Resilient, inclusive and sustainable: this is how food systems must be to put an end to the “scourge of hunger”. This was reiterated by Monsignor Fernando Chica Arellano, Permanent Observer of the Holy See to FAO, Ifad and WFP, speaking today, 12 October, at the seminar focused on the theme “Resilient, inclusive and sustainable food systems: from words to deeds” . The event was organized by the Dicastery for the Promotion of Integral Human Development, together with the Permanent Mission of the Holy See to the FAO, Ifad and WFP and the Rome Forum of Catholic-inspired NGOs. Starting point of the meeting: the United Nations summit on food systems, held in September, as well as the pre-summit on the same theme, hosted in Rome by the Italian government in July.
320 million more people without adequate nutrition
In 2020, almost one in three people did not have access to adequate nutrition: this is 320 million more people, a staggering increase compared to 2019, also due to the impact of the Covid-19 pandemic. However, underlines the Permanent Observer, the issue of food resources goes beyond the mere “quantitative approach”: in reality, it must have an “open look” that also considers climate change, waste management and pollution, the decrease of drinking water and the loss of biodiversity. The correct point of view, explains Monsignor Chica Arellano, must be “the logic of care”, because only in this way will food systems be able to “protect the Earth and keep the dignity of the human person at the center,guaranteeing sufficient food for all and promoting decent work at the local level ”.
Recognize the right to food for refugees
In the face of “systemic injustices” we need “a systemic transformation” that aims at resilient, inclusive, sustainable food systems. And the Permanent Observer expresses these three adjectives in a precise way: resilient food systems are those in which the right to food is recognized even for vulnerable groups, such as refugees, and those who focus on technological and social innovations, as they “improve efficiency and reduce the costs of clean energy ”, inspiring hope. Furthermore, inclusive food systems make it possible to fight hunger through “collaboration between the public and private sectors, civil society and universities”.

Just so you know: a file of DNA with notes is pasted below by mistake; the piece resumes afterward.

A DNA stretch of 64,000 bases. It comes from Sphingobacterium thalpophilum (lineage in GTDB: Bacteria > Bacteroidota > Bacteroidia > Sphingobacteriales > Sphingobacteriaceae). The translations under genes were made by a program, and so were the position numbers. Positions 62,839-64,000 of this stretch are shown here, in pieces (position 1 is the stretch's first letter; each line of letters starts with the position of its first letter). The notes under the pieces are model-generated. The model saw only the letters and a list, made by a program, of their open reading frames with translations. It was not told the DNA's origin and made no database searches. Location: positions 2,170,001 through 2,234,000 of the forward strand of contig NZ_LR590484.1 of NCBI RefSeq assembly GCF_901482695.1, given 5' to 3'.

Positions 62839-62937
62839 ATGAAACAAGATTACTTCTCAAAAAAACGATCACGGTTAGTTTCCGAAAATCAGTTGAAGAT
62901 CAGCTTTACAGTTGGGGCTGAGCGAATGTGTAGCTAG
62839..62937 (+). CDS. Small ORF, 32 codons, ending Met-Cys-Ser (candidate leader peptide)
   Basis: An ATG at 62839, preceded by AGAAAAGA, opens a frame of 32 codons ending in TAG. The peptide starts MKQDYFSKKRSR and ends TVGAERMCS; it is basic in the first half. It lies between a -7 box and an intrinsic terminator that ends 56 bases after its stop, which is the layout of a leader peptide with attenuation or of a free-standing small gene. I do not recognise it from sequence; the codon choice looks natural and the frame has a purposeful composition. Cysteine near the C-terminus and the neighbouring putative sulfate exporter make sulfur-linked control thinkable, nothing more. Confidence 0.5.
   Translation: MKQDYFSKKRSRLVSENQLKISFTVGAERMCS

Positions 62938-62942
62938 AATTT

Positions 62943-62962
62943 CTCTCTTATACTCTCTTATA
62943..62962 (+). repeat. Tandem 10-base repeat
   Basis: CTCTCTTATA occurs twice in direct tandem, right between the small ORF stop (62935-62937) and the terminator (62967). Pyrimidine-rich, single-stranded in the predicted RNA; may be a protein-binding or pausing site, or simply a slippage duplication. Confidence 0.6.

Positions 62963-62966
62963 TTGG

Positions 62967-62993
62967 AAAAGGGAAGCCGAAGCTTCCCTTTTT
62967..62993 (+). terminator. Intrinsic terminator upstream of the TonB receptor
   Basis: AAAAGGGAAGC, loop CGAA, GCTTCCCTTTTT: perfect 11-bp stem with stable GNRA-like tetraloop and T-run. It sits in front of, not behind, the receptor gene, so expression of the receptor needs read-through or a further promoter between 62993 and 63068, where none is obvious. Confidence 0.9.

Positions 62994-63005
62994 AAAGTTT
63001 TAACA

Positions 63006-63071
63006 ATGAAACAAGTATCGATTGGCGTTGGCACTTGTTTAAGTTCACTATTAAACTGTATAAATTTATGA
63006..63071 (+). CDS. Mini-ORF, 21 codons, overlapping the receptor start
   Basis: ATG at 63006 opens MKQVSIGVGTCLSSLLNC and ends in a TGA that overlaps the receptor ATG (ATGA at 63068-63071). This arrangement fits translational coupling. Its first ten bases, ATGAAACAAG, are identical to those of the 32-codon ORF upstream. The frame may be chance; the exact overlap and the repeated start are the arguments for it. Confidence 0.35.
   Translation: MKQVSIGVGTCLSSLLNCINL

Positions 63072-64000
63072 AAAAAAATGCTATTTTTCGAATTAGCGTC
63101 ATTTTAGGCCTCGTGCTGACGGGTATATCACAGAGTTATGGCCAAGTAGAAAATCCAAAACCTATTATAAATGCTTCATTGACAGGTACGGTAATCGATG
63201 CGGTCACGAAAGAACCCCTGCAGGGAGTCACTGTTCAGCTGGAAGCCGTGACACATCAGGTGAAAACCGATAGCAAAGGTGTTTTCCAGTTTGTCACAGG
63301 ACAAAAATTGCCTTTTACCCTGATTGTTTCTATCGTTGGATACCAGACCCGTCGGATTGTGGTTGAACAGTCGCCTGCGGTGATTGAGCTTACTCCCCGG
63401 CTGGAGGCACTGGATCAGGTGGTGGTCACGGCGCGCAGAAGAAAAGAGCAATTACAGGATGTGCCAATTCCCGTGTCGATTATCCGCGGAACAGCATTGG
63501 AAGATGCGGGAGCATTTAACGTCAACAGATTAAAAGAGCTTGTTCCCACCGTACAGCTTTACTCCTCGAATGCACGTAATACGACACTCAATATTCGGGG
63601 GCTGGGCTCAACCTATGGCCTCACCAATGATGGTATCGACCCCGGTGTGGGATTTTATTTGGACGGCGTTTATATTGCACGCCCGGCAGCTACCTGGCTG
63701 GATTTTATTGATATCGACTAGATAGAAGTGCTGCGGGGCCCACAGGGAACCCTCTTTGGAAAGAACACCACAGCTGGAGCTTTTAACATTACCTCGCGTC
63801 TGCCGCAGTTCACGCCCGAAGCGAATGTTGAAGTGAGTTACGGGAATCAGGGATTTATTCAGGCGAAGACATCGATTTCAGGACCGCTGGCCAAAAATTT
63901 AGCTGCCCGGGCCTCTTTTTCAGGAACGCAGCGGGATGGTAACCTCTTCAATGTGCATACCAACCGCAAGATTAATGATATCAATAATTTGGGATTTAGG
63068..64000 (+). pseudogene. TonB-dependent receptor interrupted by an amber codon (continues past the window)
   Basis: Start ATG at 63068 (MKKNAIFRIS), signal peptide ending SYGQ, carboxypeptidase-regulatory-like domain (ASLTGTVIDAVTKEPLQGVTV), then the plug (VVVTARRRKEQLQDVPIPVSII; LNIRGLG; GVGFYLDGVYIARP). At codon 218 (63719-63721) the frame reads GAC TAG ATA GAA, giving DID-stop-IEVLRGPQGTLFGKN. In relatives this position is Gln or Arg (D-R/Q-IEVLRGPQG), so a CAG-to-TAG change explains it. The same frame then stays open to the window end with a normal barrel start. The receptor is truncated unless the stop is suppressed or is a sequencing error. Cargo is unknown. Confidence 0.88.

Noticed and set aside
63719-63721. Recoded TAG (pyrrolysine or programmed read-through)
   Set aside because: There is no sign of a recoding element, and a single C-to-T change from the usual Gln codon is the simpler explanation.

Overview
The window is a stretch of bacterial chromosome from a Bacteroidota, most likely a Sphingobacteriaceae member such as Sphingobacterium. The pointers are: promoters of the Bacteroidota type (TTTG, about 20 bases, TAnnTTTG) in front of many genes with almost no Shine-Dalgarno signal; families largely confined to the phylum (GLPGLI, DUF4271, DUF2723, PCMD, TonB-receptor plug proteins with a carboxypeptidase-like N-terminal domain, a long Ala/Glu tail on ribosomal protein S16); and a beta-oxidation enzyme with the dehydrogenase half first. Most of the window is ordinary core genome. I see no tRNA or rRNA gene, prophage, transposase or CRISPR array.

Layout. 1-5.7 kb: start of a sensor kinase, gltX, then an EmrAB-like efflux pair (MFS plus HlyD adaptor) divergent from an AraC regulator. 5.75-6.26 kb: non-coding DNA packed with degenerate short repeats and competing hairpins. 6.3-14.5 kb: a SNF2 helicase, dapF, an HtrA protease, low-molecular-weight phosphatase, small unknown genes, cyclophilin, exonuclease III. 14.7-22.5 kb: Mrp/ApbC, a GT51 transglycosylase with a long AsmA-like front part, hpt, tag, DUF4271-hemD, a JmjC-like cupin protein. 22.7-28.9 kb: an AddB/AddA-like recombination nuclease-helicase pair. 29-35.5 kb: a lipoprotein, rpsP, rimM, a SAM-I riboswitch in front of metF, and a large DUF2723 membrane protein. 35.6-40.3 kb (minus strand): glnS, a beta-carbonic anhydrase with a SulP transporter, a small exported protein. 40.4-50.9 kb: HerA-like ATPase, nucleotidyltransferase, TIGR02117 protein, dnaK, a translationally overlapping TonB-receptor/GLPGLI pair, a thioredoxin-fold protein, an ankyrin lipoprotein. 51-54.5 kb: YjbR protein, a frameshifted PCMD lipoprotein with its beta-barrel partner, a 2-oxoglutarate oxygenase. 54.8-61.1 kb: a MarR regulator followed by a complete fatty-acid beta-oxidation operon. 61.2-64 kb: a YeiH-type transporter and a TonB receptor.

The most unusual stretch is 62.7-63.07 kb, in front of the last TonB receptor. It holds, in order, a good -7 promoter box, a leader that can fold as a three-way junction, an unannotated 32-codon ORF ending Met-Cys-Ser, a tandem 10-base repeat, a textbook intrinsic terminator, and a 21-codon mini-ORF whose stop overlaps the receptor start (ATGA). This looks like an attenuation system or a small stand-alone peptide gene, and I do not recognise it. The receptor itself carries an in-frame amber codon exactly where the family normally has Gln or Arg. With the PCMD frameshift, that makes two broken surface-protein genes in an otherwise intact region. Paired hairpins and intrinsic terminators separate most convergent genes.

Giving a voice to women, young people and indigenous peoples
With this in mind, Monsignor Chica Arellano shines the spotlight on three specific categories that “must have a broad voice and be involved in political and decision-making processes”: small-scale women producers from rural areas, to which “access must be guaranteed to land and credit, so that they can act as catalysts and facilitators of the transition ”; young people who represent “the leaders of today, not tomorrow, because the transformation of food systems is also a question of justice between generations”; and indigenous peoples who “play a fundamental role in preserving and safeguarding nature”.
Man is the administrator, not the owner, of creation
Finally, sustainable food systems are those that respect “the environment, workers and future generations”. Only in this way, in fact, says the Permanent Observer, can sustainability be “environmental, economic and social”, allowing us to build “new development models based on the care of our common home and family”, thanks to a humanity aware of ” being responsible steward of the Earth “.
Eradicating hunger from the world is everyone’s job
The right strategy to achieve these objectives, adds the prelate, is that of “seeing-judging-acting” and therefore of “passing from words to deeds”, because “each of us must be motivated by the same goal of eradicating hunger from the world and to guarantee equal access to a healthy and nutritious diet “. If, in fact, food systems are not “fair and sustainable” and if the contemporary mentality does not understand how essential “the theme of nutrition is for a life that is dignified, healthy and in harmony with nature”, then “there will be no future, but not even a present “. “Our contribution to the cause of hunger in the world is unique and irreplaceable – concludes Monsignor Chica Arellano – We cultivate a mentality ready to react with hope and creativity”, so as to eradicate hunger and leave no one behind.
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